Monday January 4, 2010
This morning we got up at went on a tour of a coffee farm, La Tripache. It was actually a working sugar mill, but with the invention and implementation of newer more efficient means of harvesting sugar, they had to diversify a little. So it also became a coffee farm. For someone who drinks as much coffee as I do, I was shocked at how little I knew about the process of growing and harvesting beans as well as the roasting part. However, I do have a new favorite coffee and it is grown in the cloud forest of Monteverde. Also on the tour we got to see the sugar mill process, which in my opinion was gross. They kept making us try all this sugar, it smelt horrible, and tasted even worse. We did get to make our own candy, which was cool but did not taste very good in my opinion, although some people on my trip thought otherwise.
We then headed back to Santa Elena for some lunch and time to explore the city a little more. A group of us ate at an obvious tourist trap restaurant called the Tree House. It was pretty cool though, in the middle of the restaurant was a huge tree and it was also the roof of the restaurant. The food was pretty good and it wasn't too expensive. After that, Jenna and I wanted to find some authentic stuff so we wondered a little off the beaten path and found a great little shop with the old women making Incan style clothing right in front of you. It was pretty cool and of course we both found some things we loved.
When we finally got back, we had some time to catch up on some reading, journaling and time to get ready for a meeting with Martha Campbell and then a nice dinner with the group. Martha Campbell is the daughter of one of the founding families and her father documented almost all of the villages historical events and everyday happenings with film, so she had some really interesting photos. She was also born and has lived in Monteverde her whole life so she really has seen the area change and had some great stories of her own to tell. We even got to watch a beautiful sunset from her front porch.
We then headed out to a great dinner and some drinks before heading back to our hotel.
Tuesday January 5, 2010
Today wasn't exactly a busy day. We left Monteverde and started our trek to Coopesilencio. On our way there, we easily went through 6 or 7 different climatic zones. When we left Monteverde it was cool and only a little humid, when we got off the bus to walk across the bridge, it was everything you would imagine Costa Rica to be, hot humid and sunny. We had to walk across the bridge because it was literally too unstable for a bus with its passengers to go across at the same time. As we walked across the bridge we looked down and saw dozens of huge croc's just waiting for the bridge to give so they could have a nice snack.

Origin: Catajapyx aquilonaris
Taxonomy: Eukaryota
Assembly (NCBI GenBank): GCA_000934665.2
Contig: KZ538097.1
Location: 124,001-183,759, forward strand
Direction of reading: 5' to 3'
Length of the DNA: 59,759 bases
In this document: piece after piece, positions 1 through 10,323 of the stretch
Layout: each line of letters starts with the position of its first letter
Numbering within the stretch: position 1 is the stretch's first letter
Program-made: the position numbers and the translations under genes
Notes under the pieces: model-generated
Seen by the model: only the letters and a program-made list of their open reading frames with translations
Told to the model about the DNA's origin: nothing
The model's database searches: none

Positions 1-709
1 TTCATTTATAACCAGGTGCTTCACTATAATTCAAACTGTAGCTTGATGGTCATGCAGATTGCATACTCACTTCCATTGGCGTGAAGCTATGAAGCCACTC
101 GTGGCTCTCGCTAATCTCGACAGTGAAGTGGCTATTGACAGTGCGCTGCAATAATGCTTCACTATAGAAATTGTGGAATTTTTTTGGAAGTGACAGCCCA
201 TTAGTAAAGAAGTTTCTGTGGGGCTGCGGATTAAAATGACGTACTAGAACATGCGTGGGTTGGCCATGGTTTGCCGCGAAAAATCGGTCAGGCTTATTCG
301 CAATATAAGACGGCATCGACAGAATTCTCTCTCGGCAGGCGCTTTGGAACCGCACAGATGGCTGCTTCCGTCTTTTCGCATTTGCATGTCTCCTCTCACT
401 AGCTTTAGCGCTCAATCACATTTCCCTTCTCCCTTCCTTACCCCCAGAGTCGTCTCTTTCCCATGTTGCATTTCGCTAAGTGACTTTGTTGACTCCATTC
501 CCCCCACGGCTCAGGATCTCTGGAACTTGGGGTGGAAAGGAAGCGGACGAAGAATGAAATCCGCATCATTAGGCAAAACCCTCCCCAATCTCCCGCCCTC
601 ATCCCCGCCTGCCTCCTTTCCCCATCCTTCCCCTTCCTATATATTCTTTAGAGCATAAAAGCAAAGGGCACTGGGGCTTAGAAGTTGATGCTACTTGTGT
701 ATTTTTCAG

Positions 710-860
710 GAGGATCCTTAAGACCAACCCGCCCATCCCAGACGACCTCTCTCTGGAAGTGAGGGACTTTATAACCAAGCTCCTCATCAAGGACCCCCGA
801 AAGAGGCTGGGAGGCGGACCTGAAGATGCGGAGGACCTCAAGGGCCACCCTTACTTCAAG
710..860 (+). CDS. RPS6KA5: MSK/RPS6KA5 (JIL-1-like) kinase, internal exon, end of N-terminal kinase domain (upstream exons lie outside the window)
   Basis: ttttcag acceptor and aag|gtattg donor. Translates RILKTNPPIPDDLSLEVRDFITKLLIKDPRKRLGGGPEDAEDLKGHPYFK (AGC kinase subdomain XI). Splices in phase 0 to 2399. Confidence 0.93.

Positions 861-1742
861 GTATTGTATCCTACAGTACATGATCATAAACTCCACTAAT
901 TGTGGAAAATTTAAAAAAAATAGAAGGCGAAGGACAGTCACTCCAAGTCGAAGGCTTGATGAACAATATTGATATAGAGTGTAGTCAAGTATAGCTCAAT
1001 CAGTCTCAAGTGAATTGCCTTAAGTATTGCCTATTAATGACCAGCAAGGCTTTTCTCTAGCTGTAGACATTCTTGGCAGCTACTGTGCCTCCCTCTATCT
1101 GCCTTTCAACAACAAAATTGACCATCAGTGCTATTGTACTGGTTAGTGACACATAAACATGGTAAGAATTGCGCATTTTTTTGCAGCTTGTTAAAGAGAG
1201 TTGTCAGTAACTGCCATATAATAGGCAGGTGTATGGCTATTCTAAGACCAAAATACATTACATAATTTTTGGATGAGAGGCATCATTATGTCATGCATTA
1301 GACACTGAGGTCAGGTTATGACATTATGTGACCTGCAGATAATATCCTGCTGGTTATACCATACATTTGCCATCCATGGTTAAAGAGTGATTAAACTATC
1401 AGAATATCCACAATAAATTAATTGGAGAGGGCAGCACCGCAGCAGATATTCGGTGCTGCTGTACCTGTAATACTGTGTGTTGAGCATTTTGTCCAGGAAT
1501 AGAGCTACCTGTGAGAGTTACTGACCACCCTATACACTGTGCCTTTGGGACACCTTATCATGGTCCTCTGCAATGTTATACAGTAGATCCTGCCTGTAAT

We then got back on the bus and made our way to La Playa de Herradura. We spent lunch and about 2 hours just relaxing on the beach and in the water. We then made our way to the town of Quepos. Quepos is the gateway community to the Manuel Antonio National Park. We spent a quick half hour in Quepos before getting back on the bus for about a half hour to Coopesilencio. Most of us were so whiped, we ate some dinner and were in bed before 9pm.
Wednesday January 6, 2010
This morning we had a nice traditional breakfast of huevos y casado, which is rica and beans, eggs and toast. We then had a quick class session, where my group gave a lesson on Communities Capitals Frameworks and the concept of spiraling up and spiraling down. We then made our way to a tour of the town. I should start with the fact that Coopesilencio is a Cooperative Village.
We started with a tour of the Wildlife Preserve in which they have spider monkeys, toucans, scarlet macaws and white faced monkeys. With most of these animals they will nurse them back to health and then slow release them back into the wild. We then made our way through town, to their store and back to our hotel, which also happens to be their personal tourism project. We then had a quick lunch before heading back on the tour to look at their African Palm Plantation, the village (La Paz, which means the Peace) they are adding to accomodate the young adults who grew up in the village and who are starting families of their own now. We also saw their Women's Cooperative (who would have thought, a cooperative within a cooperative) as well as their farm.
We then had some time to kill before dinner so a few of us made our way down to the river for a quick dip to cool our body temps down. We then made our way back, had a shower and had a quick dinner. We then made our way to another town about an hour away to watch Coopesilencio play a futbol game. Coope of course won and it was a great experience to watch and really be a part of a huge part of their culture. We all had an amazing time and had a few good laughs both at the game and on the bumpy ride back.